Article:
Add Robert Macfarlane’s Landmarks to the pantheon of books that are best read slowly so that every word, every image, every bit of new knowledge might be savored to the fullest. In the grand scheme of categories and genres and other restrictive labels, Landmarks would most readily find its footing in nature writing, but it might also rest easy in writing reference, as it houses between its covers a generous slew of glossaries.
Taking a step back, and here I won’t even try to squeeze the book into a nutshell — it wouldn’t do these pages and the terrain they cover justice — Landmarks turns over and peeks underneath the language(s) associated with British landscapes (though Macfarlane ranges farther afield here and there throughout — to the Arctic, briefly to America). It hones in on various writers who drew their inspiration from their environment — writers like Nan Shepherd, Roger Deakin, and Barry Lopez — and at their work, all formative texts for Macfarlane, who begins his own work with:
This is a book about the power of language — strong style, single words — to shape our sense of place. It is a field guide to literature I love, and it is a word-hoard of the astonishing lexis for landscape that exists in the comprision of islands, rivers, strands, fells, lochs, cities, towns, corries, hedgerows, fields and edgelands uneasily known as Britain and Ireland. The ten following chapters explore writing so fierce in its focus that it can change the vision of its readers for good, in both senses. Their nine glossaries gather thousands of words from dozens of languages and dialects for specific aspects of landscape, nature and weather.
In When Women Were Birds, Terry Tempest Williams offered up Testimony: Writers Speak On Behalf of Utah Wilderness as an example of a writing campaign that successfully bolstered conservation efforts. That anthology of stories and poems, pressed into every pair of hands in Congress, saved a large section of Utah wilderness. My mind climbed back to that story after encountering a similar one in Landmarks: On the Isle of Lewis in 2004 an effort to block a wind farm from being erected on the Brindled Moor resulted in memory-maps, recorded personal histories rooted in the moor, poems inspired by the landscape and climate, and nearly eleven thousand letters full of impassioned reasons why the moor should remain unburdened by the trappings of turbines. Those pen-on-paper voices were heard; the moor is its own.”The power of language” may be an echo¹ of unknown origin, but consider how strong it must be to still and so often be strengthened by other voices. Consider the proven accounts, which, stacked one on top of another, just might rise higher than Muir’s beloved Redwoods.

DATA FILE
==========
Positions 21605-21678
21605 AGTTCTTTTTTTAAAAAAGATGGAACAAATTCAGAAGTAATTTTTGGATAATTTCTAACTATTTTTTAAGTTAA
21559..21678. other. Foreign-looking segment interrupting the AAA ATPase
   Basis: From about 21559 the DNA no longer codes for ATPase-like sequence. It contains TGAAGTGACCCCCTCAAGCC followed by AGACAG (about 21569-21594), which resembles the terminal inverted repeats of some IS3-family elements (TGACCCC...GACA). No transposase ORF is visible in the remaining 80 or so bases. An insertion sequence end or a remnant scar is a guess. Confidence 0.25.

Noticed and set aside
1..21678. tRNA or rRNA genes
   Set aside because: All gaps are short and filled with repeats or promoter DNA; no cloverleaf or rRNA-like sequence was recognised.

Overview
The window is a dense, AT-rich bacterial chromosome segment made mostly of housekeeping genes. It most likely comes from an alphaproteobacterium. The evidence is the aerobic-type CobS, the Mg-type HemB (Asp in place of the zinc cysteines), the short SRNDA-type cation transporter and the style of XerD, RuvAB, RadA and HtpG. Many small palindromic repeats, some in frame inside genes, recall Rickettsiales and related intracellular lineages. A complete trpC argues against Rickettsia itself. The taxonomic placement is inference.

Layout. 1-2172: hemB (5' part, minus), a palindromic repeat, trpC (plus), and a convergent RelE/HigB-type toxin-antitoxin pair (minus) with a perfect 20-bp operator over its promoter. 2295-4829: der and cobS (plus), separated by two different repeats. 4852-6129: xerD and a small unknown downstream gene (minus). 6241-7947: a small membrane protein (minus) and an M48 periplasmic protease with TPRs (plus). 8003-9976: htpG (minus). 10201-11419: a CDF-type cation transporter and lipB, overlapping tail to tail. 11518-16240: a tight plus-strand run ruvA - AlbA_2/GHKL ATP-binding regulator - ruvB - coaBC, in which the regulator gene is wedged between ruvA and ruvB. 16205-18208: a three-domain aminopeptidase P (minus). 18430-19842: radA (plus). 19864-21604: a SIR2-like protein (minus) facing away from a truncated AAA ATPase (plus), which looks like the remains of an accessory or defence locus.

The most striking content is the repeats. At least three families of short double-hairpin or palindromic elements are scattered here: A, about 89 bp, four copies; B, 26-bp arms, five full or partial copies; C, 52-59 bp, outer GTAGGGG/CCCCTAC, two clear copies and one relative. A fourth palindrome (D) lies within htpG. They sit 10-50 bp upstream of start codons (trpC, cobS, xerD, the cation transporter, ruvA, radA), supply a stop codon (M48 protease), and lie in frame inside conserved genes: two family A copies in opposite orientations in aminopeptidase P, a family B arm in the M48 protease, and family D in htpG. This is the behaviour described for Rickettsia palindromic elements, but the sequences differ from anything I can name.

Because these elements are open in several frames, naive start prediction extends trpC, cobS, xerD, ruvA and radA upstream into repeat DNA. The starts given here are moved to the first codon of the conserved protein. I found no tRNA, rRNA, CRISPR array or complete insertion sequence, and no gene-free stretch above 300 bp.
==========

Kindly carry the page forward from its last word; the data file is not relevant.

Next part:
That echo is a small part of the whole; this book is about connections and how they manifest, it’s about grief and apple trees, it’s about walking over blade-like ground in worn tennis shoes instead of copper ones to find a portion of the tunnel up ahead blocked. It’s about a whole lot more than all of that. Landmarks is so remarkable — passionate and personal/universal — it has made of me a lifelong fan of Macfarlane. I cannot wait to read his backlist of titles and all of his future releases.
¹ And, here, I stand by echo, not cliché.